Completing daily tasks such as getting out of bed, showering, and dressing requires minimal effort or thought when we are young. However, once the average person reaches age 65, performing the same activities can be anything but routine because of age-related functional limitations. According to a 2018 study from the CDC, roughly 7% of all Americans aged 65+ require at least some assistance to perform activities that they previously could do on their own. As a result, millions of independent seniors each year rely on informal caregivers or professional caregivers to assist them with what are commonly referred to as “activities of daily living,” or simply “ADLs.”
What Are Activities of Daily Living?
As the name suggests, activities of daily living (ADLs) are those necessary for maintaining an independent lifestyle with a high quality of life. While most young people can perform ADLs on their own, older adults and those with disabilities often have a difficult time completing one or more ADLs without outside support. There are two main types of ADLs: basic and instrumental.
What Are the 6 Basic ADLs?
The six basic ADLs are focused more on one’s physical needs and include:
Ambulation (Functional Mobility)
The ability to move about freely and safely.
The ability to feed oneself.
The ability to assemble an outfit and put on clothes properly.
The ability to manage all aspects of personal care, such as bathing, grooming, and brushing one’s teeth.
The ability to control one’s bladder and bowel movements.
The ability to get to and from the bathroom, use the bathroom properly, and clean oneself properly.
What Are Instrumental ADLs?
While basic ADLs focus more on physical tasks, instrumental activities of daily living (IADLs) describe those that require higher-order, complex thinking. Depending on the source, eldercare experts list between seven to twelve IADLs.
For instance, the American Occupational Therapy Association (AOTA) recognizes these 12 IADLs:
- Care of others
- Care of pets
- Child rearing
- Communication management
- Community mobility
- Financial management
- Health management and maintenance
- Home establishment and maintenance
- Meal preparation and cleanup
- Religious observations
- Safety procedures and emergency responses
How Can You Assess Your Loved One’s ADL Needs?
When you’re suddenly thrust into the role of caring for aging-in-place loved ones, some will require more assistance with day-to-day activities than others. Thankfully, assessing their daily care needs is possible by using free online resources such as the Lawton-Brody IADL Scale and Katz Index of Independence in ADLs.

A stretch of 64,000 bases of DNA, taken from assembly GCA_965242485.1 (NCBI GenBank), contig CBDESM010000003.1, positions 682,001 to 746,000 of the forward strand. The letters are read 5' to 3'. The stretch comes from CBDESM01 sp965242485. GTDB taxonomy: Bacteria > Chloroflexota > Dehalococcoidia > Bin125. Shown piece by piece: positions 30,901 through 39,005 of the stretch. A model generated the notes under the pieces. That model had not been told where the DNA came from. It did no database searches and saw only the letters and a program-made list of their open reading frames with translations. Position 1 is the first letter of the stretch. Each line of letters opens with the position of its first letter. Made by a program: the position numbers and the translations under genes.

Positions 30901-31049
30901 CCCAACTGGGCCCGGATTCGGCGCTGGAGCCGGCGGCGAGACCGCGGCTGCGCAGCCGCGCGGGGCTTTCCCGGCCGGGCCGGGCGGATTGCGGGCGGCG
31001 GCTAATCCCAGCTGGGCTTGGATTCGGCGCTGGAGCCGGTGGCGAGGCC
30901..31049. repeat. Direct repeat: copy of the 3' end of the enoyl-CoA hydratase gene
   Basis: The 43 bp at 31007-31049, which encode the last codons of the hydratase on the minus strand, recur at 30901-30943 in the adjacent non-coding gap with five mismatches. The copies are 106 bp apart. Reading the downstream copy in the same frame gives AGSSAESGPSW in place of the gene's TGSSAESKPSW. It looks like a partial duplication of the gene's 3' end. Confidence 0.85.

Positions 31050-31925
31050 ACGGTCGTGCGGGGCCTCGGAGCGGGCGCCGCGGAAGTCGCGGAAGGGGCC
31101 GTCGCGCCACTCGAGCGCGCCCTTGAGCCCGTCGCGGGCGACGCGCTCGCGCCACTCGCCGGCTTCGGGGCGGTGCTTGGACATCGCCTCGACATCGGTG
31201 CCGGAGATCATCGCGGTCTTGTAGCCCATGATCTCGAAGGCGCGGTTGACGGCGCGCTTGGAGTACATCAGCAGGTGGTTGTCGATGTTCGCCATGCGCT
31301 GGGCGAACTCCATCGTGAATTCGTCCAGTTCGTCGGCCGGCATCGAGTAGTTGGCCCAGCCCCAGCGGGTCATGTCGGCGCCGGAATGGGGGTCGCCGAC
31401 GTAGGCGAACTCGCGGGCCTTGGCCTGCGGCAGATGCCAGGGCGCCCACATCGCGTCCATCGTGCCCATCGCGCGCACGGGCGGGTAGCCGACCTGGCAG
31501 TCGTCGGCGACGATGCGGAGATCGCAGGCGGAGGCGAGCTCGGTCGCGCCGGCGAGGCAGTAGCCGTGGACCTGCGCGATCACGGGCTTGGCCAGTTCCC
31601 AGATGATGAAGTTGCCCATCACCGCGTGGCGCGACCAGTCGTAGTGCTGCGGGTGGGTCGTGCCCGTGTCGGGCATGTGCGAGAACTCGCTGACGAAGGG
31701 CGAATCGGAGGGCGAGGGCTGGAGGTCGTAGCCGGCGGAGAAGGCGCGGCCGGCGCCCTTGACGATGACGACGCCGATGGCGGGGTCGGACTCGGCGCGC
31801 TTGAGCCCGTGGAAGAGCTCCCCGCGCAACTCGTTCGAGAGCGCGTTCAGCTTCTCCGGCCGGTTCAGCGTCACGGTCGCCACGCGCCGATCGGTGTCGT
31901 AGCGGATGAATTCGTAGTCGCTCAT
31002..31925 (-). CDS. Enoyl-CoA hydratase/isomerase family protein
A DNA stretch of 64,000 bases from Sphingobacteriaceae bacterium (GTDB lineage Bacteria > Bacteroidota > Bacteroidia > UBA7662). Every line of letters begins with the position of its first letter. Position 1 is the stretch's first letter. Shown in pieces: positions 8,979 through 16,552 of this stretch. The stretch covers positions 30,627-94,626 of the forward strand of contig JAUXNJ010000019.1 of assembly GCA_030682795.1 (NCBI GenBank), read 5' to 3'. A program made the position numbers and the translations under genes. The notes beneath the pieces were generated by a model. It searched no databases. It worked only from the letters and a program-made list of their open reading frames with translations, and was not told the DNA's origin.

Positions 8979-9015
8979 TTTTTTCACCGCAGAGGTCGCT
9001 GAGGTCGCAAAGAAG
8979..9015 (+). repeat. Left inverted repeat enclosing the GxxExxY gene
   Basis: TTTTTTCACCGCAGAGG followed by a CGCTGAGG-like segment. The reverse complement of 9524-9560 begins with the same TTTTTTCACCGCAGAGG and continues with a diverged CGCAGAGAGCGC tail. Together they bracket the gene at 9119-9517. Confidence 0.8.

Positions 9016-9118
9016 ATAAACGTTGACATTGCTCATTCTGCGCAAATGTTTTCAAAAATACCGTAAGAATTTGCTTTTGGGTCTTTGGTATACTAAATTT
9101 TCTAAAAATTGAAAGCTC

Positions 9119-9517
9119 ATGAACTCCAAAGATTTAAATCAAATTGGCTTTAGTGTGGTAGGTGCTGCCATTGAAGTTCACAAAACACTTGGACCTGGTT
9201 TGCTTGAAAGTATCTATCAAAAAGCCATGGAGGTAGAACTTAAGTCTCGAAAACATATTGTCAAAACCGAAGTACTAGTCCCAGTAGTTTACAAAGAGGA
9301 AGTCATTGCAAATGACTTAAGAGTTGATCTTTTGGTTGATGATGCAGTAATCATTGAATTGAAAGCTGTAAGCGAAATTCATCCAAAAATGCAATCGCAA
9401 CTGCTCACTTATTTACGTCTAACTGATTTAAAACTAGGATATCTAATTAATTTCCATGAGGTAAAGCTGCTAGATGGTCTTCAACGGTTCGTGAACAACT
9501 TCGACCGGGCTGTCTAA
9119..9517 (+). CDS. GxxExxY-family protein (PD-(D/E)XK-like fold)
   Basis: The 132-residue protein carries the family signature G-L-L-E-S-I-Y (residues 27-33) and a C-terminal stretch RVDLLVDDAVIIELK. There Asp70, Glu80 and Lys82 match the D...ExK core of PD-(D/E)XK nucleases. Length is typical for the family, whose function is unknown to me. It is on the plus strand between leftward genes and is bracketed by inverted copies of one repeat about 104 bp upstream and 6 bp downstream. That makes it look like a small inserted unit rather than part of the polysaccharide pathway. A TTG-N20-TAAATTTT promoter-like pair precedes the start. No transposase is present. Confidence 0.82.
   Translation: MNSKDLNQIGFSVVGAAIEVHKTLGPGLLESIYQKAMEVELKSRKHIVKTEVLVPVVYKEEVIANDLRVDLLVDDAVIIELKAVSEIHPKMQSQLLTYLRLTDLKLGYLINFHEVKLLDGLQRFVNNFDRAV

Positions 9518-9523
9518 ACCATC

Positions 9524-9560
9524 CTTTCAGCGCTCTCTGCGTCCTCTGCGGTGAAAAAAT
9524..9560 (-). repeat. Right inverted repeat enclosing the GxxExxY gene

The Lawton-Brody IADL Scale is ideal for determining if an independent senior has higher or lower levels of functioning when performing IADLs. Conversely, the Katz Index of Independence in ADLs is better suited for assessing one’s ability to independently complete ADLs.
Why Are ADLs and IADLs So Important?
Not only is determining how much help your loved one needs around the home important for their quality of life, but it’s also essential for assessing how much financial support they are eligible to receive from government programs such as Medicare or Medicaid.
For example, Medicare does not typically cover long-term care services. On the other hand, some older adults may still qualify for certain Medicare benefits once they can no longer complete a specified number of ADLs on their own. If your loved one is a Medicaid recipient, they may also be eligible to receive program benefits specific to home care. You can check your state’s eligibility requirements here.
If your loved one has a long-term care insurance policy, it may include coverage for home care services once certain eligibility requirements are met, including their ADL score.
Does Your Loved One Need Help with ADLs?
Senior1Care is your trusted partner in providing quality, compassionate home care services to seniors living in Fishers, Brownsburg, Avon, Carmel, and the greater Indianapolis area. Our experienced caregivers are trained to deliver professional, reliable care in the same respectful and friendly manner that they would treat their own family members. At Senior1Care, we understand that having a caregiver in your loved one’s home is a decision that requires trust. Our goal is to build relationships with clients by listening to their needs and providing the highest level of quality care possible. We are committed to helping your loved ones maintain their well-being, independence, and comfort. To learn more about our flexible caregiving options or schedule a FREE assessment for a senior in the greater Indianapolis, IN, area, visit us by clicking here now.